Billionaire mogul, Aliko Dangote, will launch a foray into crude oil production come July this year, a feat that will mark the latest addition to an expanding formidable conglomerate that spans cement, sugar and salt production.
Africa’s richest man’s money-making ambition knows no bounds with its $2 billion-valued fertiliser plant, the biggest ever in the world according to reports, anticipated to begin operations anytime soon, having scaled the hurdle of test run late last month.
His 650,000 barrels per day oil refinery, reputed to be Africa’s largest, is scheduled to begin operation next year and there are indications that his speculated Arsenal takeover will happen after the refinery is delivered.
Dangote’s longstanding dream of benefitting from oil money has been buoyed by his acquisition of two oil assets from Royal Dutch Shell Company.
Together with Chinese and Malaysian contractors, Dangote has perfected a development blueprint for the Kalaekule Field on its Oil Mining Lease (OML) 72 asset, Devakumar Edwin, Dangote Industries Limited’s group executive director, said during a Bloomberg interview.
“We are looking at the first phase of 20,000 barrels a day but our objective is to expand it to 100,000 barrels a day for the two blocks,” Edwin said. “If everything goes well, we can do that in 12 to 15 months because we are already doing the 3D seismic studies.”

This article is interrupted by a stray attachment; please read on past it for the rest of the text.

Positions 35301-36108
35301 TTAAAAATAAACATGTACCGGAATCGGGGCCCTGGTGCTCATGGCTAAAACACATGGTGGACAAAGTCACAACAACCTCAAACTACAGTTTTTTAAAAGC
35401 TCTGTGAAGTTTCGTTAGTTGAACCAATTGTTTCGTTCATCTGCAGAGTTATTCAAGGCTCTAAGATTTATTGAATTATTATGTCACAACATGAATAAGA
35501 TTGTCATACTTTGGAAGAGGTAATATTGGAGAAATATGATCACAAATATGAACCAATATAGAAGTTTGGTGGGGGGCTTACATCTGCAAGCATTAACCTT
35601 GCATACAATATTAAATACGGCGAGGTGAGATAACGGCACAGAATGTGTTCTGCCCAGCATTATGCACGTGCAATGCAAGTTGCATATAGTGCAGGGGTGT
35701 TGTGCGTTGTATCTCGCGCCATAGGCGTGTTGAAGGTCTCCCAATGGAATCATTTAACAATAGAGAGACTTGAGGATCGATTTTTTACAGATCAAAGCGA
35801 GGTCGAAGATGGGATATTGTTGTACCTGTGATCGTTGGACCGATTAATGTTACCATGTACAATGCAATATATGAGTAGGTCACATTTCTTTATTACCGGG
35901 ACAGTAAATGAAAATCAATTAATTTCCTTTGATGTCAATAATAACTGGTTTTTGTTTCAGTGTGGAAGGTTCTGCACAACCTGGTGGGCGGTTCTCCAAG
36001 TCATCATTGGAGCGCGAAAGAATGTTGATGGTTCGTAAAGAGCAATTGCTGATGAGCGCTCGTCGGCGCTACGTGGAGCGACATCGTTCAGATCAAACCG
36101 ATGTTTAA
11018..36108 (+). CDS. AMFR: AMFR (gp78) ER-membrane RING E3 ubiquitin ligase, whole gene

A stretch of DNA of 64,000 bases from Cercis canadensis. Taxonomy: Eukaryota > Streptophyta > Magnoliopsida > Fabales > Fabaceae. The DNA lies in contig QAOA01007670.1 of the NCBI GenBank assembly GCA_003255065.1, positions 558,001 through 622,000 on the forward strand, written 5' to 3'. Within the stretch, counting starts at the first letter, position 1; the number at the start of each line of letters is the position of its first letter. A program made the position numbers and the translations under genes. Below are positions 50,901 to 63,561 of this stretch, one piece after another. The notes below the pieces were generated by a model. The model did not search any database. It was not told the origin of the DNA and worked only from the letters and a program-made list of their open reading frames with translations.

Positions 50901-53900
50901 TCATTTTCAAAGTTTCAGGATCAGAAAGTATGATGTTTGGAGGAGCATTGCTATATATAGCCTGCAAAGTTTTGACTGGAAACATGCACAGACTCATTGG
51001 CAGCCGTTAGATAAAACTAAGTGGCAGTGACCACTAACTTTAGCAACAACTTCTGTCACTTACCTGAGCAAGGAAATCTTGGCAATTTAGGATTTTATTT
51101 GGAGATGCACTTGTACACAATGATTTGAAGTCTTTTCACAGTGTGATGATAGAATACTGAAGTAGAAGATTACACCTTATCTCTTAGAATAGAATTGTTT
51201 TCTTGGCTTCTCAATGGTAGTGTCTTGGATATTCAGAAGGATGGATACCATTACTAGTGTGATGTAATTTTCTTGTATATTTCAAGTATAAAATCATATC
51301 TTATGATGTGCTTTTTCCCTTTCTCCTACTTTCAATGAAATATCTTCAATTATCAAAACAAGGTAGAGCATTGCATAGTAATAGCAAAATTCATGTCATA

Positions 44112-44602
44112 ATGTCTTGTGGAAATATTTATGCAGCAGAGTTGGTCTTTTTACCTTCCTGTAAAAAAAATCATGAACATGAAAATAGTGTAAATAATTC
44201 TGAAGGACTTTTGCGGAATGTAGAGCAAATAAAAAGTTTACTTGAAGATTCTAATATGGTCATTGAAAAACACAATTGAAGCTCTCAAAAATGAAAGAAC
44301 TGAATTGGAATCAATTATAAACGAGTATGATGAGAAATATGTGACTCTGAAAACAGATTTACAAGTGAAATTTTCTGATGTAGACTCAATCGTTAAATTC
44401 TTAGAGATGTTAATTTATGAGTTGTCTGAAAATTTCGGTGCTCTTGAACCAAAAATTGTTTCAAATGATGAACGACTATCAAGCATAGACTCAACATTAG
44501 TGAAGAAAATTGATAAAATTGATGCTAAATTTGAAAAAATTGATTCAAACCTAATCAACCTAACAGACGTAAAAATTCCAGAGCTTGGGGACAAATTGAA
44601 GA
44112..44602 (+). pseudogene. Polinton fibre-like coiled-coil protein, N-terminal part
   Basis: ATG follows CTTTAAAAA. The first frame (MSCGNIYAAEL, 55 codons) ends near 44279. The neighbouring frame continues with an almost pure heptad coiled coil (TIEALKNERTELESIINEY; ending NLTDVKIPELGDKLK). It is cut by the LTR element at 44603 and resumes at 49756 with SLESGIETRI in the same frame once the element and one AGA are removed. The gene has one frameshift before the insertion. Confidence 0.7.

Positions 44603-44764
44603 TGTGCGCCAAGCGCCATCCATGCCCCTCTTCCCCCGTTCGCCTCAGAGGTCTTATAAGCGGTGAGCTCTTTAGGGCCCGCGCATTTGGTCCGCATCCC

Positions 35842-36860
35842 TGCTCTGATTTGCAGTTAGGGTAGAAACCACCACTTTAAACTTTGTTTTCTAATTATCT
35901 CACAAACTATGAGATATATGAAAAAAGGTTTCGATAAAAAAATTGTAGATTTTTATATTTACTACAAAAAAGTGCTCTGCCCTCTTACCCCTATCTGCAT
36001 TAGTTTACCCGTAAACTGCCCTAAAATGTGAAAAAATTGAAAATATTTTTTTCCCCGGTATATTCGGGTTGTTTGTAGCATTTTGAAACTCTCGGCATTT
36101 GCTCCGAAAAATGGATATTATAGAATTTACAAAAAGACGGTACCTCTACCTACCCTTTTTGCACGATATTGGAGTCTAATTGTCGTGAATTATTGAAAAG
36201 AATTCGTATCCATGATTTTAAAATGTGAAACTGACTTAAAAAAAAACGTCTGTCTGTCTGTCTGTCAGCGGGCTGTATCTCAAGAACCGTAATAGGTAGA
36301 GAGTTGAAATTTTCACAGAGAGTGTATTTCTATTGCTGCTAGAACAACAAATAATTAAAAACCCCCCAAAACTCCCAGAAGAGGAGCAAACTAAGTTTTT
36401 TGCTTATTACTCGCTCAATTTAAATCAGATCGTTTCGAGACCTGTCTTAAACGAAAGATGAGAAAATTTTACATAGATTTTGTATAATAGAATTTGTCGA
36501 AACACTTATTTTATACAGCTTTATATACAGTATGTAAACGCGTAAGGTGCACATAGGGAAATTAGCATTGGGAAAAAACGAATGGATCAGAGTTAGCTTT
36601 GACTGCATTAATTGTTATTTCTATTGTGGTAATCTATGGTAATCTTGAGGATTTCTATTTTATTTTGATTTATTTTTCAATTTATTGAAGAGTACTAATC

Oil output from the fields are planned to supply the proposed refinery with raw crude upon completion.
With fortune currently standing at $15.7 billion according to the estimation of Bloomberg Billionaire’s Index, Dangote is currently firming up his investments with a recent announcement that his cement business, known to be Nigeria’s biggest company by market capitalisation and accounting for over 21 per cent of the entire Nigeria’s stock market value, will undertake a share buyback this year.
There is a nationwide optimism that the oil refinery will put an end to Africa’s largest oil producer’s perennial reliance on imported fuel as mechanical completion is envisioned to happen this December while full operations will tee off in the middle of next year.
According to Edwin, the empire is currently diversifying the production of cement, rice and sugar across its other businesses.
The group is increasing its cement unit by around 10 million tons capacity with new plants in at least five African countries among which are Cote d’Ivoire, Cameroon and Ghana at the same time growing output in two of its Nigerian plants.
“We have several projects ongoing now and most of them is through in-house funding. They are all at various stages of completion,” Edwin said.